By mid-September, Joe had decided on a general course of action. He would come to London at the end of December. He and Violette would wed there on the first of January and then return to Egypt, where he had already secured an apartment in the city of Ismaëliah. He would commute to the air base every day, “returning to my little wife after work.” The couple would remain in Ismaëliah until he completed his training, sometime in June 1924. From there, Palestine.¹⁶

Nearly three more months would pass until Violette’s family, father included, finally agreed to the marriage. Joe’s joy, and no doubt relief, come across in his letter to Violette dated December 4, 1923. “What you tell me about his remarks…make me feel that perhaps he really does like me after all and is happy that I am becoming his second son.”¹⁷

Joe would write seven more letters to Violette, the last dated December 15, 1923.

 

Joseph Catz. Letter to Violette de Mazia, December 15, 1923

At the very top, above the body of his letter, is a list of questions related to his upcoming flight exams. Joe writes the last paragraph in English:

“I shall go to Cairo today, for the final arrangements about my departure. See that you are completely ready in every way to get married by the first of January.”

He closes with, “Au revoir Cherie. Je t’aime lots & lots, Beppo.” (Beppo is a nickname for Giuseppe, which is Joseph in Italian.)

Two days later, a plane piloted by Joe spun to the ground, resulting in a fatal crash.¹⁸ Joseph Catz died just 15 days shy of his 26th birthday—and the day he was to marry Violette.

We can tell from Joe’s letters that Violette wrote to him frequently. The whereabouts of those letters, however, is unknown—with the exception of one, which is part of our collection.

Violette de Mazia. Letter to Joseph Catz, [July 12] 1923. Recto and verso

She wrote it just before Joe sailed to Egypt, probably July 12, 1923. It reads in part:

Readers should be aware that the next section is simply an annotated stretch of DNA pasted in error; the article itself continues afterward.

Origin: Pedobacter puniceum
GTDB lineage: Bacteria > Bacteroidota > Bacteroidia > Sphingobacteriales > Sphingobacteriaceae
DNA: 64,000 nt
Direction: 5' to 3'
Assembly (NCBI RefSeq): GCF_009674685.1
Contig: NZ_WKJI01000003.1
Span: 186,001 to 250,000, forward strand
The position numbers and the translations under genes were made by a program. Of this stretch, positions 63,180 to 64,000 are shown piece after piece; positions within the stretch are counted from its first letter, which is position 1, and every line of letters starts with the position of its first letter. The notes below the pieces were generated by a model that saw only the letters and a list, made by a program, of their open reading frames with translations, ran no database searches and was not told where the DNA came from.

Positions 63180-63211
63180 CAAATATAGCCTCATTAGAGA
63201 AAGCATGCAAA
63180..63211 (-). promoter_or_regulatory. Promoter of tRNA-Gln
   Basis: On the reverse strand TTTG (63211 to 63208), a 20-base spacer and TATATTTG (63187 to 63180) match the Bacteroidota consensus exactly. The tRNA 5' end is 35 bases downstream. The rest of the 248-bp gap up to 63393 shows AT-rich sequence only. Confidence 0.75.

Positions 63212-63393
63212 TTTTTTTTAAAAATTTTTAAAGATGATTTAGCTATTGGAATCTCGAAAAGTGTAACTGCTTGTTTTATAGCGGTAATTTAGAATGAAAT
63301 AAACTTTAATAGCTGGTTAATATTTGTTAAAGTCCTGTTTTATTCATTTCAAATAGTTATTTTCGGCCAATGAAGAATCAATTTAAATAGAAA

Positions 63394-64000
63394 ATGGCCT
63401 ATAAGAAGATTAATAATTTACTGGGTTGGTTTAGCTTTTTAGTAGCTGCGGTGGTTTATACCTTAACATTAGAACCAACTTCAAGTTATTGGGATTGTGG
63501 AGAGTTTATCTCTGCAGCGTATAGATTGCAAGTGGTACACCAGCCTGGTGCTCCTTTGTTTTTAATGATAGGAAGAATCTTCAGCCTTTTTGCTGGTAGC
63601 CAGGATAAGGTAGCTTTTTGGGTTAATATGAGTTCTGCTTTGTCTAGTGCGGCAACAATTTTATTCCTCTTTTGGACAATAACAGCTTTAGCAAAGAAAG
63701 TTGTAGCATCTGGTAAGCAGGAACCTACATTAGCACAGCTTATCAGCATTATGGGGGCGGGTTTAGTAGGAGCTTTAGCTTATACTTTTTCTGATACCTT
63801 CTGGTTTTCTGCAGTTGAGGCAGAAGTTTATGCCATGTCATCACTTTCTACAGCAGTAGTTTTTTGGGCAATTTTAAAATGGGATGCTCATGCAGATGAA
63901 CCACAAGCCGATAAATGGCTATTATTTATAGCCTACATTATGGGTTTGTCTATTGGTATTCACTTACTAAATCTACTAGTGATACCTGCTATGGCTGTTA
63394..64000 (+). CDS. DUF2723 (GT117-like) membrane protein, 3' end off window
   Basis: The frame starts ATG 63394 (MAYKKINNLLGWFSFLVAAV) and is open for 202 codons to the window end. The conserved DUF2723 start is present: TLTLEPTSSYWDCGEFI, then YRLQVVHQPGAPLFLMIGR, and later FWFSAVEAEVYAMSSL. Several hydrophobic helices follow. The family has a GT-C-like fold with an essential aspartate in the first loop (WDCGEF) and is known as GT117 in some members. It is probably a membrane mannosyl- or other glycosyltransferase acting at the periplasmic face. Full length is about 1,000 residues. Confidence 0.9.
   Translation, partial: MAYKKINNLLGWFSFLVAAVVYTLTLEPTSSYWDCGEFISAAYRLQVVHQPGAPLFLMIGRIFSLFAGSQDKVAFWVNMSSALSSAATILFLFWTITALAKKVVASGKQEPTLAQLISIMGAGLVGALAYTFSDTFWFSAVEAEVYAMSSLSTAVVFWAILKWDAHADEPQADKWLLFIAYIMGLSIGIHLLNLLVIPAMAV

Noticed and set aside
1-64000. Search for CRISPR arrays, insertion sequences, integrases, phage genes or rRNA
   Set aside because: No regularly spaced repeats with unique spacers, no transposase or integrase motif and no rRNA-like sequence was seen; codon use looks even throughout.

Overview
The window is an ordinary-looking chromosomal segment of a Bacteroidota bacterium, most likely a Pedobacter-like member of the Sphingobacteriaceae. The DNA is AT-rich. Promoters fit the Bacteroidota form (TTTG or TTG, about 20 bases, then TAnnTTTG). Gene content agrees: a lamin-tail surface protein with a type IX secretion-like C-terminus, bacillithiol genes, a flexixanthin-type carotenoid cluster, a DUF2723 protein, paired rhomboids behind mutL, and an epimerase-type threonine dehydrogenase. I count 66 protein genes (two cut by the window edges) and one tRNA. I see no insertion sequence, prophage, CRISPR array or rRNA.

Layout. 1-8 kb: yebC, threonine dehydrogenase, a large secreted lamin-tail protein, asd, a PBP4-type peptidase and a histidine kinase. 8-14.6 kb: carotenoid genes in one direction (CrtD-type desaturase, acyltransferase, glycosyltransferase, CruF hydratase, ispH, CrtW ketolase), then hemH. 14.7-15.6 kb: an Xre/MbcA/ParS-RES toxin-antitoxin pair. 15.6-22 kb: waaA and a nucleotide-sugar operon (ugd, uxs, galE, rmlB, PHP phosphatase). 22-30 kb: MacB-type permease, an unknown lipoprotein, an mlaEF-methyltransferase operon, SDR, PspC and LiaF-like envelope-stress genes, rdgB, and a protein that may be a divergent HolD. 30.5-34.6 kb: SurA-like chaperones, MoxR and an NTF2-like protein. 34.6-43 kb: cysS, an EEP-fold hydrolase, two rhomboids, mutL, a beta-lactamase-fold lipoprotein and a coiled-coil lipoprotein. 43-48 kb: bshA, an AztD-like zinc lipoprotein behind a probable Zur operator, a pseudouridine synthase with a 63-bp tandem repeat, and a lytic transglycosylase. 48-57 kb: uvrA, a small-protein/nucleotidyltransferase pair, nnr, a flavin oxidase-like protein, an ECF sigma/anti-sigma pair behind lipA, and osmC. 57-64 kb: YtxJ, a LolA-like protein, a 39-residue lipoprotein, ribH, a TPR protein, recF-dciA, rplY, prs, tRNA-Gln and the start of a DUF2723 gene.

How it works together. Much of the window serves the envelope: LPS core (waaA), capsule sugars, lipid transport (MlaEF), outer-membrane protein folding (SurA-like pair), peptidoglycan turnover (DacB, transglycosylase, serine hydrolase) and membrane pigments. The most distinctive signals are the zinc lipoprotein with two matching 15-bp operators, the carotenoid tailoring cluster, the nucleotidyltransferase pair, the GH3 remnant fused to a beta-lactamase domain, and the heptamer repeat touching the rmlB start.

“My heart is heavy with tears—selfish tears; yet it is joyful for your sake... If only you are happy I cannot be miserable.”

She signs it, “Your Mammy.” Violette includes a postscript, which continues on the back of the letter:

“I am going up the river to Margate with Mother on Saturday morning for two days; think of me on Sunday morning. I shall be in the same water you are in and if you talk to me, might be I shall hear and answer.”

We can only wonder what other romantic sentiments young Violette may have composed. What we do know is that Joe’s death dramatically changed her future. Neither England nor Egypt would be her home. Instead, she would remake her life in America, moving to live with relatives in Philadelphia, Pennsylvania.¹⁹

Violette de Mazia was nearly 28 when she came to live with her cousins, the Bayuks, in the spring of 1924. Through them, she found work as a French tutor for the daughter of a department store owner. She later taught French and advanced math at a girls’ preparatory school.

By September 1925, de Mazia had secured a position to teach French at the A. C. Barnes Company, which produced Argyrol, the antiseptic that made Dr. Barnes a very wealthy man. At the same time, she began attending lectures at the Barnes Foundation, which had only officially opened in March of that year.²⁰ De Mazia became an instructor herself in 1927 and, from that point on, an indispensable partner to Dr. Barnes and a champion of his progressive approach to art education, which was deeply influenced by the writings of philosopher and education reformer John Dewey.